Thoughts on Worship from a Ragamuffin: the worship pastor side of me

worship

Like many church professionals, I have more than one income stream. Half of my time I’m a worship pastor at a Vineyard church, and the other half I’m a team leader at a humanitarian anti-hunger organization which is doing some great things in addressing global hunger. While schedule-wise, I need to watch my time allocation so that my family doesn’t go crazy (as well as for my own sanity), right now I’m blessed that I get to live out my calling in this way. What I mean by ‘calling’ is the re-occurring theme in my life that I’ve been pursuing and endeavoring to live out for most of my life: the reality that worship, prayer, and cultivating an intimacy with God naturally results in a life that ministers to the poor, broken, oppressed, and marginalized of society.

Now, I usually don’t post about being a worship leader. Maybe I’m a bit intimidated. There is whole world of thought about worship: the self-proclaimed worship nerds, the critical worship pet-peeve internet posters, and, of course, the analysis of current trends. There are many people who have been in the game much longer than my 20+ years, whom I highly respect. I don’t want to add to any white noise, and maybe this won’t even be given a bit of attention (I’m cool with that), but I’m going to say it. Just a few thoughts.

Worship is so much more than preference, style, and singing. True, your worship (music) experience may not be perfect, because worship leaders aren’t perfect. In the best case, they (we) are just imperfect people, leading imperfect people in worship of a perfect God. And perhaps, in the worst case, they (we) are just broken people unaware of their brokenness, looking to express their hunger for God though it may be tainted by their need for validation, hunger for attention, and narcissism. The struggle is real. My experience is not that I’m somewhere in that spectrum, but rather, within my humanity, I am that spectrum. And the more I grow in Christ, the more of a ragamuffin I identify myself as, because I believe an important part of worshipping God in spirit and truth is to be true about your own condition: broken people needing the Grace of a gracious and merciful God. One of my favorite authors, Brennan Manning wrote, “To live by grace means to acknowledge my whole life story, the light side and the dark. In admitting my shadow side I learn who I am and what God’s grace means.” A want to be a follower of Jesus, a worshipper of Jesus, and worship leader who lives by grace. I believe that to surrender ourselves to Christ is to surrender everything: our true selves, yes, but even more importantly our false selves, because without doing that we’ll never find our true selves. Another Manning-ism that has become foundational to me is: “Define yourself radically as one beloved by God. This is the true self. Every other identity is illusion.” My dream is that everyone would leave the church every week, knowing (really knowing) that they are beloved by God. Not just loved, because I believe our cultural concept of love has made it difficult for us to understand the agape Love of God. But to be beloved, dearly admired, is identity: an identity not rooted in what we do or don’t do, but in who God is, and who He says we are. Regularly, my prayer for us is: “that Christ may dwell in your hearts through faith—that you, being rooted and grounded in love, may have the strength to comprehend with all the saints what is the breadth and length and height and depth, and to know the love of Christ that surpasses knowledge, that you may be filled with all the fullness of God.”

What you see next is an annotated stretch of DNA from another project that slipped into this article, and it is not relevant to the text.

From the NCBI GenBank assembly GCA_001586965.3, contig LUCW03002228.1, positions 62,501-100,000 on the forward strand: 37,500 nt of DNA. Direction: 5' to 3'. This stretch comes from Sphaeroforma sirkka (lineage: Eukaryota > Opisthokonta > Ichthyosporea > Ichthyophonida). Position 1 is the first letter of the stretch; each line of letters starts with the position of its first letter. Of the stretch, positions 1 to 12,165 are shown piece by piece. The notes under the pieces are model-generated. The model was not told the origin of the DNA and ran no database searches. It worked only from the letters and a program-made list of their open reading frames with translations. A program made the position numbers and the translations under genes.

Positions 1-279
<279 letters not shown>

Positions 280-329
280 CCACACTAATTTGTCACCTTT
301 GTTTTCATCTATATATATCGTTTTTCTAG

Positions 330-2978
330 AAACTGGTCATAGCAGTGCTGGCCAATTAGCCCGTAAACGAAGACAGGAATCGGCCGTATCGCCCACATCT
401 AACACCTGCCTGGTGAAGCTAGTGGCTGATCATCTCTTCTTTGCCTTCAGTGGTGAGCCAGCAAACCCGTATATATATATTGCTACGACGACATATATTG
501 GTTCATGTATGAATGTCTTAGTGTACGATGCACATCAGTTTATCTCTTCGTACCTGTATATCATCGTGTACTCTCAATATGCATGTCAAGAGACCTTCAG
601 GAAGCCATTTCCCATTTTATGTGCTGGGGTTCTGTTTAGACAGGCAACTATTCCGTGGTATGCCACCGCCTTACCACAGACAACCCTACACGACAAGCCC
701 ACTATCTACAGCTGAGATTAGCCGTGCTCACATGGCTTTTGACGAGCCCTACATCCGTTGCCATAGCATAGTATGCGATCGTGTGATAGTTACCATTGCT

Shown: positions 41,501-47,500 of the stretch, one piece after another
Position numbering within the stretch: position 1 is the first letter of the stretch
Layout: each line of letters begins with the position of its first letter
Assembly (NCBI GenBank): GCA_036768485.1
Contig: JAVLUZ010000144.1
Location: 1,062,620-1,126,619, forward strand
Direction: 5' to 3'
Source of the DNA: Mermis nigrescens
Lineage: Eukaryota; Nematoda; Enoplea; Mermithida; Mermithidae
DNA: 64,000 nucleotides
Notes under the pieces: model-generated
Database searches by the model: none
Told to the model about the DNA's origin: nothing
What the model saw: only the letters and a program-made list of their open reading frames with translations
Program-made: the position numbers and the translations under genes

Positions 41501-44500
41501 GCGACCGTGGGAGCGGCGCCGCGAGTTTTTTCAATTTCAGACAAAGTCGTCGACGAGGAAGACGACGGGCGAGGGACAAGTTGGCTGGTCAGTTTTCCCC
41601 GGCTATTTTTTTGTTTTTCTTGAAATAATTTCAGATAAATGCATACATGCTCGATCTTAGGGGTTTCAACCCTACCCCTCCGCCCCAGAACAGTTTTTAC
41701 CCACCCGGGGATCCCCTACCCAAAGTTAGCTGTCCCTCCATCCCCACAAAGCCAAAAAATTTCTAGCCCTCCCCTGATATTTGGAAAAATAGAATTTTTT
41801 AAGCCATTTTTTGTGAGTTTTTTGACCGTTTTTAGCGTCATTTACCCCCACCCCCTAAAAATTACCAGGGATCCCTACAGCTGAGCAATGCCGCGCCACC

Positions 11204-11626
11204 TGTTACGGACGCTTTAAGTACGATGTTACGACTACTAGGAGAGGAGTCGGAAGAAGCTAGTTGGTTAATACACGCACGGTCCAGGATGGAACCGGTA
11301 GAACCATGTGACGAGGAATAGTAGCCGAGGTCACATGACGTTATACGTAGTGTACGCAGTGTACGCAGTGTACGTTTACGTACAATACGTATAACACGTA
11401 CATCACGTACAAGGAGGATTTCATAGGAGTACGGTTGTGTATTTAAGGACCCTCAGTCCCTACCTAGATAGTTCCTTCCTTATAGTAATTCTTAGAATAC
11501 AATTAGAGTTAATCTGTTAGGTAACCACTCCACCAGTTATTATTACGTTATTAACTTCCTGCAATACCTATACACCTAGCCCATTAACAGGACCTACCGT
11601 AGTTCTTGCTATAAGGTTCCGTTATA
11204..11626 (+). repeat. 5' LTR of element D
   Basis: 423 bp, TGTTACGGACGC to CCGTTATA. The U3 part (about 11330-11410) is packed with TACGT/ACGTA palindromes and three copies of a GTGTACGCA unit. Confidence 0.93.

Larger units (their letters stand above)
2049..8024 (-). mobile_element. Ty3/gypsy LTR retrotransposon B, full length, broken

With all that said, I feel like I need to say this to my worship leading community who might stumble on my humble blog as well as to the worshipers whom I lead.

The weekend worship time is approached prayerfully and with awareness of the Body.